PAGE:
If you have a big worry on your mind, you probably feel compelled to do something to try to resolve it as soon as possible. In my experience specializing in treating anxiety disorders, there are three main things people tend to gravitate towards when they are worried about something: analyzing it in their own head, talking to someone else to get their opinion/reassurance, and researching it online. All of these things can sometimes make us feel better in the short-term but really perpetuate the anxiety and cause more suffering in the long term. In this article, I’m going to focus on one of these behaviors: seeking opinions and reassurance from loved ones.

The logic behind this behavior is simple and understandable: “I’m worried that something bad is going to happen and I’m not sure what to do. Because I’m unsure, I should see what my wife/husband/partner/mom/dad/friends/whoever think about it. Then I’ll have more information and opinions, and I’ll know what to think and what to do about this.”

Let’s say you’re worried about whether you’ll have enough money to pay the bills this year. You feel uncertain about it, so you go talk to your partner to get their opinion. You run it by them and they probably do what most people do when a loved one is worried about something: they offer reassurance. They go over all the logical reasons why you probably will have enough money to pay the bills and why you don’t need to worry about it.

Now that they’ve given you this reassurance, you feel better in that moment. It feels good to get that reassurance, it calms the anxiety. The problem is that this is only temporary. Whether it’s 5 seconds later, 5 minutes later, or 5 hours later, your brain will come back and say, “Well sure, your partner thinks you’ll have enough money, but… how do you KNOW?” And then the anxiety comes back and the worry cycle starts all over again.

Your brain is not satisfied unless you achieve certainty that the thing you’re worried about won’t happen. Unfortunately, because most worries are about predicting what is going to happen in the future, it’s impossible to achieve certainty about them.

So now that the uncertainty and anxiety are back, you think about what you should do now. You are understandably anxious and also frustrated. Because the reassurance from your partner felt good when you asked for it and got it earlier, you are likely to seek that out again. So now you go back to your partner and ask them what they think again about the same thing. Because it is rewarding in the short-term in that moment to you to get the reassurance and also rewarding to them to give you the reassurance (because it temporarily satisfies you and gets you to stop asking them about it), they give you the reassurance again. This again feels good temporarily, but then once again your brain comes back with “But how do you KNOW?” And the cycle continues.

For many people with anxiety, this leads them to repeatedly keep asking loved ones for reassurance about the same things over and over. This often leads to anger and frustration from the loved ones who have to keep giving the reassurance. It also makes the anxious person feel guilty because they know their loved ones don’t want to hear about the worries anymore, but they’re also in pain and understandably want relief. It’s hard to stop seeking something that gives you relief.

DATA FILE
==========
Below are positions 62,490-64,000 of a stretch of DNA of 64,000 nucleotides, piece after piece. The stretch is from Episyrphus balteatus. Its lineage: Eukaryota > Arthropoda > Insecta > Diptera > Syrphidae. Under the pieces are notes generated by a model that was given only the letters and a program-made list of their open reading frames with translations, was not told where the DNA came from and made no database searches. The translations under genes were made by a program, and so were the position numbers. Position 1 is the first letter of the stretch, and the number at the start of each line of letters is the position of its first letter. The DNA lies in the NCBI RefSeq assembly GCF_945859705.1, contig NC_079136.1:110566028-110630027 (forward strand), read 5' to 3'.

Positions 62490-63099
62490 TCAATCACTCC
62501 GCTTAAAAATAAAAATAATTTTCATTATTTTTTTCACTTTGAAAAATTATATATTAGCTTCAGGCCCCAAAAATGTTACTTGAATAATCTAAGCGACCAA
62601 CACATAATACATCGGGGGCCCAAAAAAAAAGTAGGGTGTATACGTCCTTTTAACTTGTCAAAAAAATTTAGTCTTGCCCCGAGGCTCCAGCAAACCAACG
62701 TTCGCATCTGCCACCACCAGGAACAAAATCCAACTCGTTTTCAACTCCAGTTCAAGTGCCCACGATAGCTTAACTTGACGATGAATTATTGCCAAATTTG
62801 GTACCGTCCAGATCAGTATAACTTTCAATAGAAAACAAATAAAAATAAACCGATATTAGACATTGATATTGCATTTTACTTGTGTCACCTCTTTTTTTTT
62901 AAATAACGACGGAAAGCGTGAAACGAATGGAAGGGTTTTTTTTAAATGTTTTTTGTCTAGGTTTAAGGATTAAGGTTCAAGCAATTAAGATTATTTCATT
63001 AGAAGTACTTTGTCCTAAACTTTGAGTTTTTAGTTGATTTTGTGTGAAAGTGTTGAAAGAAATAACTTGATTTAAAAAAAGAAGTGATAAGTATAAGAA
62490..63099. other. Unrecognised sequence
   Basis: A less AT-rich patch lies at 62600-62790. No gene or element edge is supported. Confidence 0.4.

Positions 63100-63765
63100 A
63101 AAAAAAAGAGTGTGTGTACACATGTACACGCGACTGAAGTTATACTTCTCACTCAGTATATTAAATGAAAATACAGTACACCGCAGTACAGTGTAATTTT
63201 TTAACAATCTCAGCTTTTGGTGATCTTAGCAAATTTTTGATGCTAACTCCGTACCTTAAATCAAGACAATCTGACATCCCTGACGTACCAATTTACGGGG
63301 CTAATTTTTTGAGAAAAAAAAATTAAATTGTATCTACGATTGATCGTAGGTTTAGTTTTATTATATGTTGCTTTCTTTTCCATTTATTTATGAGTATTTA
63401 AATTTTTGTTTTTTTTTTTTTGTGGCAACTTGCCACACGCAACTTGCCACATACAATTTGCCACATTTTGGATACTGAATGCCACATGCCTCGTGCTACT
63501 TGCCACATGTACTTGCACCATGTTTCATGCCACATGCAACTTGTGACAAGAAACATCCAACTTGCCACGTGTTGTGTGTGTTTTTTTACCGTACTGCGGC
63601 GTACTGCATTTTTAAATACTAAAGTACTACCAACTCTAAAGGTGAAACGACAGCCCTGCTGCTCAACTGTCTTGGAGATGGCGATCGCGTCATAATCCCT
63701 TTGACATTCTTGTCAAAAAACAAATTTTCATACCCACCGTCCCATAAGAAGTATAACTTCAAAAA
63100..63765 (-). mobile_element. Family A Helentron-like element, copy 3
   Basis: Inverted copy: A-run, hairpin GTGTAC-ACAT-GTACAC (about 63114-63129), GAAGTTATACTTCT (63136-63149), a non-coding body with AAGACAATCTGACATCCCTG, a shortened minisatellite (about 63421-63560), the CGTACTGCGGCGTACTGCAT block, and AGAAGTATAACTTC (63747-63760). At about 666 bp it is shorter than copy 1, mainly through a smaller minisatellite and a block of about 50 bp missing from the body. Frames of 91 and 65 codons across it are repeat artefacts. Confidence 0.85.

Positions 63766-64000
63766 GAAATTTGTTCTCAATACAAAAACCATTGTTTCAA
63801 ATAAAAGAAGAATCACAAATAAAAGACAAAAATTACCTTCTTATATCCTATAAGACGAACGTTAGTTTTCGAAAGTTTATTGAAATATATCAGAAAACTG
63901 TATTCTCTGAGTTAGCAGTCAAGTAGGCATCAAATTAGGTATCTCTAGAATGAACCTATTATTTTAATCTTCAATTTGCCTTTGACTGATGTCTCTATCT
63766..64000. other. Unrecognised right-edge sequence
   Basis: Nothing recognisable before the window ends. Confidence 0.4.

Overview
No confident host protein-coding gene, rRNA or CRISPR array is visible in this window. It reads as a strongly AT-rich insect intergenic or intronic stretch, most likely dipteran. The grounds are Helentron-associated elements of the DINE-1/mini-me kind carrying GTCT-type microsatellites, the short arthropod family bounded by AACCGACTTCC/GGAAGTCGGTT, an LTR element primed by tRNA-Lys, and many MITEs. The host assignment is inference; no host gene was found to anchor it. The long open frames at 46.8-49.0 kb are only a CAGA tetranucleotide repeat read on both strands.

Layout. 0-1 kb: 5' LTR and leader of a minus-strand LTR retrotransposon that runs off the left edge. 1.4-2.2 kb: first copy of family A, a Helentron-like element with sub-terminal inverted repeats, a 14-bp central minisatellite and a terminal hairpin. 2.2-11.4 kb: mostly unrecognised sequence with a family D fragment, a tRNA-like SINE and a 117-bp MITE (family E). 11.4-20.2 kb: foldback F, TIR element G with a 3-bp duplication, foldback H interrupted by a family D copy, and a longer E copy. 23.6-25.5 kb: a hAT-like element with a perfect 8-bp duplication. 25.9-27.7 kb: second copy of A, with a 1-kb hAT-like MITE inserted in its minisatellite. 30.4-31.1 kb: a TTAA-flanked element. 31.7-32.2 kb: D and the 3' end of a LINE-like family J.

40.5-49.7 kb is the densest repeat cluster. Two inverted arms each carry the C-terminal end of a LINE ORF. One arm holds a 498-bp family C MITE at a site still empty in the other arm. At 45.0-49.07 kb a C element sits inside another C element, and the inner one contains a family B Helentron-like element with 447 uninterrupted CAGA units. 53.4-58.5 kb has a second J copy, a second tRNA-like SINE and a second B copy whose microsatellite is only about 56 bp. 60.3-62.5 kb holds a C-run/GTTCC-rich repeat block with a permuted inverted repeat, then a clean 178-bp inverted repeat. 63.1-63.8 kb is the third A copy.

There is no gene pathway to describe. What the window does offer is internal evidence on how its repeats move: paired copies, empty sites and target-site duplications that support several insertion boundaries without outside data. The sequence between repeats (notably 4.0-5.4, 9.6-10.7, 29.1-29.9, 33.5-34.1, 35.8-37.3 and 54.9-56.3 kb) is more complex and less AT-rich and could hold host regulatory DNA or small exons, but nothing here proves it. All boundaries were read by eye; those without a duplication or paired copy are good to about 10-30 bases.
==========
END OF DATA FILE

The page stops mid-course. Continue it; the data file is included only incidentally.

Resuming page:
Most importantly, seeking reassurance is actually exactly what’s keeping the anxiety going in the long run. Short-term avoidance of anxiety leads to long-term maintenance of anxiety.

For anxiety sufferers, reassurance is a drug. An addictive drug. And if you want to break a drug addiction… you must stop taking the drug.

That’s why one of my top recommendations to chronic worriers is to stop talking about the things you worry about. You must forgo getting the short-term relief of the reassurance in order to get better. Instead, you can learn to tolerate ambiguity and uncertainty. In fact, if you allow uncertainty in the short-term, that is how your brain gets retrained that uncertainty is not actually dangerous and that’s how anxiety about uncertainty gets better and stays better in the long run.

The cost is that you must go through “withdrawal” from the drug of reassurance and let yourself be uncomfortable in the short-term. I know it’s really hard, but you can do it. Trust me, I have seen many, many anxious people summon the strength to do this and recover from anxiety.

When I first present this to clients, many are understandably reluctant to give up that short-term relief. But when I present it to their family members, they love it! That speaks to the other benefit of the strategy aside from just helping the anxiety: it leads to better, more peaceful relationships.

At a base level, if you want to feel less anxious, you must act less anxious. Emotions follow from behaviors: the more you act anxious, the more anxious you will be. The more you act inconsistently with anxiety, the less anxious you will be. So if you want your anxiety and worry to get better, use this tried-and-true strategy: stop talking about your worries. You and the people around you will be better off for it.